This page discusses the preprocessing steps required to prepare a diffusion-weighted dataset for analysis using TractoR, as well as subsequent operations that can be performed to manipulate diffusion gradient directions and fit models to the data.
The preprocessing steps required to run neighbourhood tractography or other analysis on a diffusion-weighted data set using TractoR are broadly the same as those required by the FSL diffusion toolbox (FDT) for tractography. It is therefore quite possible to perform all of these steps independently of TractoR, and the user may decide to use the relevant FSL tools, or their equivalents from another package. However, reasons to use TractoR might include the following:
- The session hierarchy will be arranged as TractoR expects it, automatically. This saves the user from having to arrange the hierarchy herself. It also means that TractoR can give correct parameters to any external programs without further input from the user.
- The pipeline is run interactively but tries to minimise user input.
- TractoR can establish which stage of the pipeline has been reached, and continue partly completed preprocessing pipelines where necessary.
Whichever method is used to perform them, the requisite steps are as follows.
- Convert DICOM files from an MR scanner into a 4D data set file in Analyze or NIfTI format. TractoR can perform this conversion for a number of types of DICOM files, but users may prefer to use their own site tools for this step. (Please bear in mind that TractoR’s DICOM support has some limitations.) The result is an image called
rawdata(with appropriate suffix depending on the file type) in the
diffusionsubdirectory of the TractoR session hierarchy. The file
directions.txt, which describes the diffusion weighting applied to the images, will also be created if possible. If the relevant information is not available, this latter file must be created manually—if this is the case then TractoR will produce a warning.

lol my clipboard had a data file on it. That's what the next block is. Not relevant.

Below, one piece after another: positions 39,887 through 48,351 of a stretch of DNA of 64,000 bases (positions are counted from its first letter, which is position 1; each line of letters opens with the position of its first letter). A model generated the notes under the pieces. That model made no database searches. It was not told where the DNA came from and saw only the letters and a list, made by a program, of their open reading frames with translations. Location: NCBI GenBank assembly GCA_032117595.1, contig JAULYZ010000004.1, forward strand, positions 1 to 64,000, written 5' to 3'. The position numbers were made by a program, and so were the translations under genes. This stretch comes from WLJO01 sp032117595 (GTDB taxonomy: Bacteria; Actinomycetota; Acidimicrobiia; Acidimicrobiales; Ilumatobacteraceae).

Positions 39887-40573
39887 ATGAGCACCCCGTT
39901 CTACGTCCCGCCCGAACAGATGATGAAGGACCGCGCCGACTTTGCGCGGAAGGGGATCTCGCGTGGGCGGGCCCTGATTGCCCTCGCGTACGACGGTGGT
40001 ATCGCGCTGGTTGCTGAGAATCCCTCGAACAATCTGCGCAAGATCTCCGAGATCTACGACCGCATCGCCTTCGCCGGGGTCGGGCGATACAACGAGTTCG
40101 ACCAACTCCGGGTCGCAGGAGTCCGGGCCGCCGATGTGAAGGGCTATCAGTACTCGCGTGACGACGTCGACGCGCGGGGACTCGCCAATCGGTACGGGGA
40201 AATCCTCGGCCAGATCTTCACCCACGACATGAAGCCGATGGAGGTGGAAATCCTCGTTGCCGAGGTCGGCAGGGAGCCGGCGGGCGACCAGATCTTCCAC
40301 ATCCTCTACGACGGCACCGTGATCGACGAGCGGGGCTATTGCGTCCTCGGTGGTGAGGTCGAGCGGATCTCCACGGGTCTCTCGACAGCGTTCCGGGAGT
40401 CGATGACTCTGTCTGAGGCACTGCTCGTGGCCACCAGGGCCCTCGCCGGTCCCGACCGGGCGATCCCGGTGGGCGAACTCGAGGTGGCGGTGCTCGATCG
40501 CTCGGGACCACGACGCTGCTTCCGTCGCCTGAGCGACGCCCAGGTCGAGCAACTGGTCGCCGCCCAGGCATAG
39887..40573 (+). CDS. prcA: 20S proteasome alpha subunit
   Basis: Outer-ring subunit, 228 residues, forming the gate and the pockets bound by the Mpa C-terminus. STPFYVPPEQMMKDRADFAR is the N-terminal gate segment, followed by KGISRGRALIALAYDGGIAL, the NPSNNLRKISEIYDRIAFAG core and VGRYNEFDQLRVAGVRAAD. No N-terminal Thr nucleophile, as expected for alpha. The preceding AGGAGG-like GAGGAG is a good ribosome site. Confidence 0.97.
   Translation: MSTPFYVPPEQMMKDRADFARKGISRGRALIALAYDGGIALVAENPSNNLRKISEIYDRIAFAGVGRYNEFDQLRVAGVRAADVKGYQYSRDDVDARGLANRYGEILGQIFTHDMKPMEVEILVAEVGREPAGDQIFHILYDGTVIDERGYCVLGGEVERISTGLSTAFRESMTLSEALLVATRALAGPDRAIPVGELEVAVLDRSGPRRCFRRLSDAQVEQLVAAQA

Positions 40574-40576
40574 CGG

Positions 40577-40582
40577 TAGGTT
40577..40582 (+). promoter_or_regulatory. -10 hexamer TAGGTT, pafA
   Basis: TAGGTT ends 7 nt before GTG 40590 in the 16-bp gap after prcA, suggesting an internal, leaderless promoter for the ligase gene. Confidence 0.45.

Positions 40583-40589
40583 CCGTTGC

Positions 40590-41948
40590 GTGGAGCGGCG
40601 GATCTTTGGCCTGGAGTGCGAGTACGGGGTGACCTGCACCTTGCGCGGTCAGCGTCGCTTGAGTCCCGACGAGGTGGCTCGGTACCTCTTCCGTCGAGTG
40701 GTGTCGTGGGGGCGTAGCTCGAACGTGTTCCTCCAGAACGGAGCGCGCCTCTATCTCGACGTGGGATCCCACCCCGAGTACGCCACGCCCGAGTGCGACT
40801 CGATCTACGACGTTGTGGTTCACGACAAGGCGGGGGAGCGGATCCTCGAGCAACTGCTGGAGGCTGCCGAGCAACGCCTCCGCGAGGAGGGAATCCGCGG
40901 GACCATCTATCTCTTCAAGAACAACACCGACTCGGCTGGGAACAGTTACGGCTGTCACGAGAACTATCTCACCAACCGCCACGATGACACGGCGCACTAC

- Optionally correct for susceptibility-induced distortions with FSL
topup, then identify an image volume with little or no diffusion weighting, to be used as an anatomical reference. By default this file will be called
refb0and stored in the
- Create a mask which covers only that part of the
refb0volume which is within the brain. Skull and other nonbrain tissue is left outside this mask. The image file
maskis created in the
diffusionsubdirectory, as well as a masked version of the anatomical reference image, called
- Correct for eddy current-induced distortion effects in the data, using the anatomical reference volume as a registration target. This step currently uses one of the FSL tools
eddy_correct, or the internal NiftyReg interface, and produces a file called
In addition to these steps, some kind of diffusion model fitting is a prerequisite for most subsequent analysis. Steps for performing such fits, and other common data manipulations, are laid out below.
Sorting DICOM files
A single scan session often comprises a range of image acquisitions of different types, for example including structural and functional imaging as well as a diffusion-weighted sequence. It is therefore a common first step to sort the DICOM files corresponding to the diffusion scan out from everything else. Assuming for present purposes that data sets are stored as subdirectories of
/data, and that each data set has its own
dicom subdirectory containing all associated DICOM files, this sorting process can be achieved by typing something like
cd /data/subject1/dicom tractor dicomsort
This will result in various new subdirectories being created, labelled with their appropriate series number and description. It is up to the user to identify which series corresponds to the diffusion data.
Using the dpreproc script
With DICOM sorting already performed if necessary, running the preprocessing pipeline for a single session directory is a matter of typing something like
cd /data/subject1 tractor dpreproc
By default, TractoR will assume that all DICOM files it finds under the main session directory,
/data/subject1, relate to your DTI acquisition. If in fact your diffusion DICOM files are stored in some subdirectory, perhaps
/data/subject1/dicom/dti, you should tell TractoR this by instead using
tractor dpreproc DicomDirectories:dicom/dti
Notice that the DICOM subdirectory given is relative to the session directory. More than one directory can be specified if multiple acquisition series are relevant.